Khoisan wedding vows
Colourful traditional procession draws attention
The smell of incense lingered in the air as a Khoisan chief braved a two-kilometre walk in Wednesday’s scorching Port Elizabeth weather to marry his sweetheart in a traditional Khoi wedding.
Chief Brendon Billings and the group who took the walk with him softly sang Vat ons vorentoe (take us forward), bringing the Cleary Park and the Bethelsdorp communities to a standstill.
Billings and Headwoman Chrissilla Booysen, dressed in springbok skins, walked to the Grootkloof Education Centre where their wedding ceremony took place.
Last year, Chief Billings and other Khoi activists walked more than 1,200km from the Eastern Cape to Gauteng in an attempt to have the Khoisan people recognised as the first nation of South Africa.
Cars hooted while some people stopped to take pictures of the walk, which Billings said was undertaken as walking is integral to the Khoi culture.
At the venue a makeshift kraal had been set up for the couple to perform all the wedding rituals.
As the wedding was a rare occasion, each ritual undertaken was explained by Paramount Chief Willie Human.
Instead of rings, the couple married using a set of brown bead necklaces.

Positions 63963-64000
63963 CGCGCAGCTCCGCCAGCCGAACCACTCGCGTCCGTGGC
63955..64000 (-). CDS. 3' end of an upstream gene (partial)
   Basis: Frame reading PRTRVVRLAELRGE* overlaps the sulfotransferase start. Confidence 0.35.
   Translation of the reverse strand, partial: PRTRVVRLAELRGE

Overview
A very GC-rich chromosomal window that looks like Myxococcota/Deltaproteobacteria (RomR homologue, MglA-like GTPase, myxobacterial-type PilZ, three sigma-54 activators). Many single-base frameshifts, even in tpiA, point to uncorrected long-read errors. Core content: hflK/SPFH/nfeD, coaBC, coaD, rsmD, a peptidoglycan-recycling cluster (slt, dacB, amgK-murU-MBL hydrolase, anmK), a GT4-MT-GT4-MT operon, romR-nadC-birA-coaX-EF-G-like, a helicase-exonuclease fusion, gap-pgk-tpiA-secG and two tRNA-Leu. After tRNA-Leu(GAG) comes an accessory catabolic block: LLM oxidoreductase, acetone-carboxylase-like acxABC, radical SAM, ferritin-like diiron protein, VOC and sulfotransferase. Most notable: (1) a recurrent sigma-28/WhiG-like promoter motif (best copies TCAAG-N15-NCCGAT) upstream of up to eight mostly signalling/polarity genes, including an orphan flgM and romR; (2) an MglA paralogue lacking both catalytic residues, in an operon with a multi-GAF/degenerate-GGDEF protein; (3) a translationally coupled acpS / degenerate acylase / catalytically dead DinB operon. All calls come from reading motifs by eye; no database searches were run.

The bride and groom had designed the necklaces for each other and each bead signified a different meaning.
“In the Khoisan tradition we give beads to show that you have chosen her as your wife, and these beads, Headwoman Silla[Chrissilla], you must hang around the neck of your husband,” Human said.
The couple then held onto the two ends of a “verbondstok” (covenant stick), with Human explaining that the stick signified the material from which Khoisan homes were made.
“May the Great God of Outeniqua provide them with many happy years. That they will carry on the ritual goat slaughter between the two families. With these words I declare them husband and wife,” he said.
This was met with huge ululations and a traditional dance performed by the bride and a group of organised dancers.
The dance was used to connect to the ancestors and invite peace into the couple’s union.
A traditional drink of aloe and honey was drunk by the couple, which Chief Billings explained symbolised the trials and tribulations of life.
“The [couple] drink the honey and then afterwards drink the aloe, this symbolises the trials and tribulations one faces in life.
“It means that they must not be despondent, better days will come,” he said.
Guests were treated to a menu of kudu, warthog, dumplings, mdoko (drinkable porridge), seasonal vegetables and ginger beer.
Chief Billings said the wedding was important to him as it showed people that the Khoisan people existed and that their struggle to be included and heard in society was important.
“I invited everyone to celebrate this wedding because I wanted everyone to see how we do things as the Khoisan.”
“We did not do everything we wanted to do because we are so marginalised and we do not have land.
“In our true tradition as a man I [have] to walk to the house of my wife with cattle and livestock and ask her to marry me.
“Now this government is withholding us from practising our culture because it is not giving us the land,” he said.
“Now if we want to hunt we have to ask permission from the government because you have to go and get a certificate before you go hunting.”
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